Perspectives in Healthcare Phorum 2015 -
Doctor Panel Talks Fiscal Consequences of Obamacare, Physician Shortage
Santa Barbara Independent
Story by Kelsey Brugger
Photo by Paul Wellman
About 30,000 people in Santa Barbara County are newly insured through Medi-Cal since the Affordable Care Act took effect, bringing the total number of recipients to about 106,000, or roughly one fourth of the county. In California, families of four living on $33,465 or less now qualify for the state health-care program, and the amount of people uninsured nationwide has dropped considerably.
But how will the government pay for such expanded access? That was one big unanswered question posed last week by a handful of area health officials during a Visiting Nurse & Hospice Care-sponsored forum at the DoubleTree Resort.
One purpose of the Affordable Care Act was to increase preventative treatment, freeing up emergency rooms that have long been bursting at the seams. Since 2012, however, Santa Barbara ER visits have increased by about 1,400 patients every year. Just last year, the ER in Goleta saw a 12-14 percent uptick, and Santa Ynez’s hospital ER saw an 11 percent hike.
“We are actually busier now than we have been in a long time,” said Cottage Executive Vice President Steven Fellows. To accommodate the influx, the hospital took steps toward doubling the number of ER beds with the demolition of its central wing last week; along with other upgrades, the renovations will allow for more than 60,000 visits each year. Goleta and Santa Ynez will also double the size of their ERs.
Despite the increased volume, wait times for the ER haven't changed. On average, a Cottage patient waits 37 minutes to see a doctor (higher than the state and national average) and four hours and 18 minutes before being admitted to hospital (lower than the state and national average), according to ProPublica. Hospitals are required to evaluate everyone who arrives at an emergency room. At that point, “we might as well just treat you,” Fellows said.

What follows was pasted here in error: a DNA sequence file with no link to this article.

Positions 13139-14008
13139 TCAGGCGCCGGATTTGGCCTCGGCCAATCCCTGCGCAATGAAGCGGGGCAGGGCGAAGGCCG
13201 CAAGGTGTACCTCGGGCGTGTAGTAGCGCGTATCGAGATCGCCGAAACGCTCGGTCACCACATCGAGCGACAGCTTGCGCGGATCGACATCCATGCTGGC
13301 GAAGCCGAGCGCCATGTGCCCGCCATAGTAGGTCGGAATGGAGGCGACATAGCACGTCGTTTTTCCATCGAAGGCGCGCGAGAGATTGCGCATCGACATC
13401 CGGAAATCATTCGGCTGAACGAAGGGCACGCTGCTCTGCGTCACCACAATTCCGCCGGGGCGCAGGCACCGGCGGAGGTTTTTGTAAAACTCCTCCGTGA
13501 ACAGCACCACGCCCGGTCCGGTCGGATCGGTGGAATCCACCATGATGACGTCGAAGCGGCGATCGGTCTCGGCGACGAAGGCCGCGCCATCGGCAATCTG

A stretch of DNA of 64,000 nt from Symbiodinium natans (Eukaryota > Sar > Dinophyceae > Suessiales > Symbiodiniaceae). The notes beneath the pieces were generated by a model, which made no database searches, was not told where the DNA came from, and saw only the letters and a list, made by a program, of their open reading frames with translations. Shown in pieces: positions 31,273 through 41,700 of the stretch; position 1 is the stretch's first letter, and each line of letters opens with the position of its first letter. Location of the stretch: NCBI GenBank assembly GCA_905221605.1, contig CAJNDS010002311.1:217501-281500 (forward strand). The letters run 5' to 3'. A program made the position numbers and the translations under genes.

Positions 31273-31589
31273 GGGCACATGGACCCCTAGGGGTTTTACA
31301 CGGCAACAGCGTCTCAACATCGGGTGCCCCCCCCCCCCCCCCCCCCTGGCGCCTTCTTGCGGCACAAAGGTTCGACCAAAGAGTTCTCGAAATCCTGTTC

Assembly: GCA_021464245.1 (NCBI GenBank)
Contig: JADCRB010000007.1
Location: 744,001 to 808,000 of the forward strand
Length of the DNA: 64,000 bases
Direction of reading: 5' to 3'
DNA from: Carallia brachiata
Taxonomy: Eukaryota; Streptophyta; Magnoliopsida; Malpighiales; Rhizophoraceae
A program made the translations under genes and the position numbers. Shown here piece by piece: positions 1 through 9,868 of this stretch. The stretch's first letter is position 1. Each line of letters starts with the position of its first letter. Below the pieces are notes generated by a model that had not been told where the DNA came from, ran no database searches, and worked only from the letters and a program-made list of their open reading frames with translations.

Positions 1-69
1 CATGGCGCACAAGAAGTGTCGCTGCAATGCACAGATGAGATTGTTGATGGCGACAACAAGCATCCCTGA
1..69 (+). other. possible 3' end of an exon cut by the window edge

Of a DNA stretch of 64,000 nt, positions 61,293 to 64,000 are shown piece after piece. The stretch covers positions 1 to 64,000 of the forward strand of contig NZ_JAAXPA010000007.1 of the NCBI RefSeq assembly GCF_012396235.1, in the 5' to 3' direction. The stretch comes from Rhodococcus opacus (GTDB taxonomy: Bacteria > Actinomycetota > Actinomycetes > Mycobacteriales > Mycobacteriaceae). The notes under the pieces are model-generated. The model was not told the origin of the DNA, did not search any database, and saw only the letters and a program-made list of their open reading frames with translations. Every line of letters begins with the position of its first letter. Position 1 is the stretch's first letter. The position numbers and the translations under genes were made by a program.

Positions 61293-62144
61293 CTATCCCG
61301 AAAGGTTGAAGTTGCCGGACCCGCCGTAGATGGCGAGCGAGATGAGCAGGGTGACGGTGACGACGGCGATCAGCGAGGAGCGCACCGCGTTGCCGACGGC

A surge of patients — most newly insured — shows up on the weekends, perhaps when they have access to transportation, explained CenCal CEO Bob Freeman. “Old habits die hard,” he said, adding that health-care providers need to educate people about seeing a primary care doctor rather than waiting to go to the hospital, which is much pricier. “Treat bronchitis [now] as opposed to pneumonia later,” he added.
While reimbursed care is going up, charity care services are going down. In 2012, the Cottage Health System provided $17 million in charity; in 2013, it decreased to $13 million. Last year, the amount was $8.5 million. “That’s a good thing,” Fellows said.
The shortage of primary care doctors was also discussed at the forum. “We have 50,000 new patients. We did not add 25 new primary care doctors,” said Sansum Clinic CEO Kurt Ransohoff. “Younger people aren’t going into medicine,” he added, pointing to medical school debt. Dr. Michael Bordofsky, speaking on behalf of independent physicians, said the future is bright for nurse practitioners, and Dr. Fred Kass with the Sansum Clinic Cancer Center offered the team health-care model as a possible solution.
The panelists also talked about end-of-life health care. They agreed it's a difficult but necessary conversation for people to have with their families. “If you don’t have an advance directive, get an advance directive,” Fellows declared.
Providing care to seniors in their own homes is the Santa Barbara–based program known as DASH (Doctors Assisting Seniors at Home); 1,200 people over age 60 have signed up, alleviating some of the ER congestion.
As they did at last year’s forum, the panelists emphasized serious problems in the pharmaceutical industry — particularly with prices. “It’s not all bad,” Ransohoff said, noting illnesses that are now completely curable because of drugs, “but there’s enough bad to talk about.” The biggest issue, Ransohoff said, is direct consumer advertising with no price regulation, calling drug commercials with puppies playing on the beach while a voiceover lists negative side effects one of his biggest pet peeves. “I think they should act out the side effects,” he said.
Though there was no mention of it at last week’s forum, the potential merger of Sansum and Cottage is still on the table. The Attorney General's Office is still reviewing the proposal, which has remained unchanged since the news went public in 2013.
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